Impact on learning
There have been several improvements I have seen as a result of the change in my teaching.
Recently a secondary Head of PE said to me “I have Year 13 students who cant analyse and evaluate strengths and weaknesses of performance for their A level work”. I was very proud to inform him that I had 30 year 4 students who were all capable of observing and analysing performance and giving some helpful feedback to their peers. I added that as a result of having 30 young teachers in my class all students have made accelerated progress in their physical skills. My point was that if start to develop these essential skills in the early years students will be able to demonstrate and apply the skills appropriately in later years as well as well as having improved sports skills.
Regardless of physical ability students display more desire to engage and make progress in PE lessons. Individuals are much clearer about where they are in their learning and what the next step is in their journey. By focussing on wider skills more children if not all feel valued and included in lessons from the beginning of lessons and are motivated on self improvement and personal best as opposed to comparing themselves with the “gifted and talented” peers. In fact students whose physical skills are below that of their peers actually can make accelerated physical progress in lessons as a result of having higher level personal and social skills.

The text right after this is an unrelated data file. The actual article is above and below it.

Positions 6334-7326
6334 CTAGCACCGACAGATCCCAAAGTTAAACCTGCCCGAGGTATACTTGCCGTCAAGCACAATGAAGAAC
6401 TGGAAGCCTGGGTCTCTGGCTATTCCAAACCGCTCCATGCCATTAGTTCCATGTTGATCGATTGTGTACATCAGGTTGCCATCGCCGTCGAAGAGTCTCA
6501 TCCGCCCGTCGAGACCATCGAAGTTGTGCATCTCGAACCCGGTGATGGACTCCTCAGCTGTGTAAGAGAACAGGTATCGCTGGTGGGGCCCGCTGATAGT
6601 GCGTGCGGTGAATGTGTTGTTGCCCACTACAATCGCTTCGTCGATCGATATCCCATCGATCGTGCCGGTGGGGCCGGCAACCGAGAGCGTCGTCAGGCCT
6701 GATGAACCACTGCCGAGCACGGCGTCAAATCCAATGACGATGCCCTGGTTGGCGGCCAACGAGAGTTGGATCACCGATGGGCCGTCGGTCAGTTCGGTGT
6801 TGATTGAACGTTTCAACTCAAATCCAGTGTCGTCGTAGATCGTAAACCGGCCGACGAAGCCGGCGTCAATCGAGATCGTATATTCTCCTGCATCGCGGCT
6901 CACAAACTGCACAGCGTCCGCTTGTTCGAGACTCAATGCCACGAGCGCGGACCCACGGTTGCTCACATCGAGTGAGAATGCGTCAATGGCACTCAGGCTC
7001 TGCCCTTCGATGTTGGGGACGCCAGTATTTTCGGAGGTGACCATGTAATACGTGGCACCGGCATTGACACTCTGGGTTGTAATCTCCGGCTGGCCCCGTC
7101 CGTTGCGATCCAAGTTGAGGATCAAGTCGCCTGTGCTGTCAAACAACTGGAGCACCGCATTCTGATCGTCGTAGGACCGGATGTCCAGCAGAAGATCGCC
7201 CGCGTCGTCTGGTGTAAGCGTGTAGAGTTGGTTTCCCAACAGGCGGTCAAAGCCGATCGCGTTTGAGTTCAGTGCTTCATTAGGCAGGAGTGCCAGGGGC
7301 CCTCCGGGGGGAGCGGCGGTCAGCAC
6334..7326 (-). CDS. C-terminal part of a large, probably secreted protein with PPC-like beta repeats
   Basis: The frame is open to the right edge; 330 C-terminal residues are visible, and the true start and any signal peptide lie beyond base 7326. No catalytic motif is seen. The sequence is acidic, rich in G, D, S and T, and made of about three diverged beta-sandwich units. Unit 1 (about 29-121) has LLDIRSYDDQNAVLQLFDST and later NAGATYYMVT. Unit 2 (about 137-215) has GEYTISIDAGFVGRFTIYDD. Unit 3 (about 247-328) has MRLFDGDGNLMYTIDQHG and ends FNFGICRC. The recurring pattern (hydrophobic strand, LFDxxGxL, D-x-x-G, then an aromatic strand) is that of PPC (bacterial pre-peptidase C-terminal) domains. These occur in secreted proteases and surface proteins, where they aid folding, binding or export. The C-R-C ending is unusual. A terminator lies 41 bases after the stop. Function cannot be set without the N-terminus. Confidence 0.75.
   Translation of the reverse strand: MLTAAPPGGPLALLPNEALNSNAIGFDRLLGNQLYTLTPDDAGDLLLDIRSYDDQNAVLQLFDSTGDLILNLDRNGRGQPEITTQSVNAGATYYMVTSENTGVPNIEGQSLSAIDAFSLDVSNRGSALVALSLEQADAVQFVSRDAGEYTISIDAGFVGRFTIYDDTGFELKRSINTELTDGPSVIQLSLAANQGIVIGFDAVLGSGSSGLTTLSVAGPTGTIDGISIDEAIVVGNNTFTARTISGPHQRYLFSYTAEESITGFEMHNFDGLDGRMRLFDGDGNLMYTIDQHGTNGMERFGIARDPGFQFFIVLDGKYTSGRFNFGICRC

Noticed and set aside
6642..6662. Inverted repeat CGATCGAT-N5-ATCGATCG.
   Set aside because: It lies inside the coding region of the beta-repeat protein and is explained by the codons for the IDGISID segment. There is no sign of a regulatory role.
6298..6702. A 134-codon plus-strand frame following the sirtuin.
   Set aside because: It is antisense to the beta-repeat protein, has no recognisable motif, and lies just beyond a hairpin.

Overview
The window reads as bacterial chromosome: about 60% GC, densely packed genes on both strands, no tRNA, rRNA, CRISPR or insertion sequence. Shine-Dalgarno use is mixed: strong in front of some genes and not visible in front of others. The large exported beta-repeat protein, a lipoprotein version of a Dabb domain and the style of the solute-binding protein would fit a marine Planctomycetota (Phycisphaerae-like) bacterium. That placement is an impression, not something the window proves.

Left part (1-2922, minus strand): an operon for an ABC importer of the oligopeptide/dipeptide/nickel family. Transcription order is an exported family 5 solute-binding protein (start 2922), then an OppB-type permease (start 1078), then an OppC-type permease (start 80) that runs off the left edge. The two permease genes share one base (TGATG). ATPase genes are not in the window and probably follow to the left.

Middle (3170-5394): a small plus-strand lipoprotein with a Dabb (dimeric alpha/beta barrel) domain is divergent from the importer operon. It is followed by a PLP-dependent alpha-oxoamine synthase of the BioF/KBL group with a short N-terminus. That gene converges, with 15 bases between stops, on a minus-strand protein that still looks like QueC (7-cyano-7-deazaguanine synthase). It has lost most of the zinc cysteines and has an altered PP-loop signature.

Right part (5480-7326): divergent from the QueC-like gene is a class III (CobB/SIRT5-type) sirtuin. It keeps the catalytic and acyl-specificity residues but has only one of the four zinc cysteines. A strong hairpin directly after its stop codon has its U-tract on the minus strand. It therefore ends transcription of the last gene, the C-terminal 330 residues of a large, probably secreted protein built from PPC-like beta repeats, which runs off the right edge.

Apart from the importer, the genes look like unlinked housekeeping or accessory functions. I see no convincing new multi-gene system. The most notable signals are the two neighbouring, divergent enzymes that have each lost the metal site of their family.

Overall, I feel that by focusing on developing the wider skills, students are actually better prepared to be successful learners across all their subjects.
“As they become more confident, resilient, resourceful, socially developed with a growth mindset they also enhance their ability at sports, music and anything else” (Carol Dweck)